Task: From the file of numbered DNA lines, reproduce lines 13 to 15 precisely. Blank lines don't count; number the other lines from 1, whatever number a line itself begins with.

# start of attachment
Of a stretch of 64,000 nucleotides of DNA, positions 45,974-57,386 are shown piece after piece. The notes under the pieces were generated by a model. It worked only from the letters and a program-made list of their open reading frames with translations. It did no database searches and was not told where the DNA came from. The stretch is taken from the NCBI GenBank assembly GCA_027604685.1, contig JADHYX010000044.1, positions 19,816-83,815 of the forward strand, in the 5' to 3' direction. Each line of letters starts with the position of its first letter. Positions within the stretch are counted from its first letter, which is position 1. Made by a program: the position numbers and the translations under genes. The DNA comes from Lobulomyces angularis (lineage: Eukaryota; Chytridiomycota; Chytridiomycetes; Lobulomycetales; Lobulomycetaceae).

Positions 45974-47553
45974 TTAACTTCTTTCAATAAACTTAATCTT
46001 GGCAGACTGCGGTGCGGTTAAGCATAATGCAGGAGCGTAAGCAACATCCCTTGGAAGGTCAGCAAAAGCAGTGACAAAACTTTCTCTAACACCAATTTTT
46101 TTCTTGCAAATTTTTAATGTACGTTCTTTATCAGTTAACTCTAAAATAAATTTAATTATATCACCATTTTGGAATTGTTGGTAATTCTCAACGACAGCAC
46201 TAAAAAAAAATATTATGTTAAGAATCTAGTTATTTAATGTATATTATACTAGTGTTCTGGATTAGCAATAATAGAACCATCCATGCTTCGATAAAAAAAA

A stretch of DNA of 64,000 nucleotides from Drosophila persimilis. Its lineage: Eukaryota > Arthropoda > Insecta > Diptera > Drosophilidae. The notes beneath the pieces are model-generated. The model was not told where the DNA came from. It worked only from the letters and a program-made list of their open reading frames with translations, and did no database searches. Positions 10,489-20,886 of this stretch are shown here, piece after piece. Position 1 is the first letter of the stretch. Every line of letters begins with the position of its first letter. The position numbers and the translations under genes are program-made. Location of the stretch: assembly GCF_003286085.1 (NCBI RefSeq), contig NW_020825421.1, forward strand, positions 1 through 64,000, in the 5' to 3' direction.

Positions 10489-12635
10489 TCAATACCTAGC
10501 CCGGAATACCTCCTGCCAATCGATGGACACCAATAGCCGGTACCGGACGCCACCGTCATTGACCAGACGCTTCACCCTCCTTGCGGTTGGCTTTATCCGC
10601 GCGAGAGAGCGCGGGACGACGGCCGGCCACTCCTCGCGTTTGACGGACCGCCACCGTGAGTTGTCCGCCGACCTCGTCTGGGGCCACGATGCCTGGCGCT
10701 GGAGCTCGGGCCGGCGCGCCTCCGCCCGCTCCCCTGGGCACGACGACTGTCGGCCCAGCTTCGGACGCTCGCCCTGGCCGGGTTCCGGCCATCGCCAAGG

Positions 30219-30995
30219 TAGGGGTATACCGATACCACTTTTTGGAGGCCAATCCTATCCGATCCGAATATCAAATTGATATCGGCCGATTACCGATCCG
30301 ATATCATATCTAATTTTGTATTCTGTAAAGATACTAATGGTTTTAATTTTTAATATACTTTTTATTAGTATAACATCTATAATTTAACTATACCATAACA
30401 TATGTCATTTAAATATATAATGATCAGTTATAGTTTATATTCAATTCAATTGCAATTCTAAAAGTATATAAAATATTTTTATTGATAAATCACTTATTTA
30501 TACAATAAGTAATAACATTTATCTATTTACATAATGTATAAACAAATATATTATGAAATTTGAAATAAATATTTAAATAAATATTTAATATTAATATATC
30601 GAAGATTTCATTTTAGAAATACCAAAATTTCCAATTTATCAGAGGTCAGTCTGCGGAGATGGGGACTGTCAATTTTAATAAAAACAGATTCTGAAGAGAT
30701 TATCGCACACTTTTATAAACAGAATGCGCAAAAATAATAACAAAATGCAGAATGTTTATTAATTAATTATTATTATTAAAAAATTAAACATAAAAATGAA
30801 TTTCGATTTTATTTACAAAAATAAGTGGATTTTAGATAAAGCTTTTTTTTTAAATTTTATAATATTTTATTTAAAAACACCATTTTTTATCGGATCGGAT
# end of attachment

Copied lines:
Positions 30219-30995
30219 TAGGGGTATACCGATACCACTTTTTGGAGGCCAATCCTATCCGATCCGAATATCAAATTGATATCGGCCGATTACCGATCCG
30301 ATATCATATCTAATTTTGTATTCTGTAAAGATACTAATGGTTTTAATTTTTAATATACTTTTTATTAGTATAACATCTATAATTTAACTATACCATAACA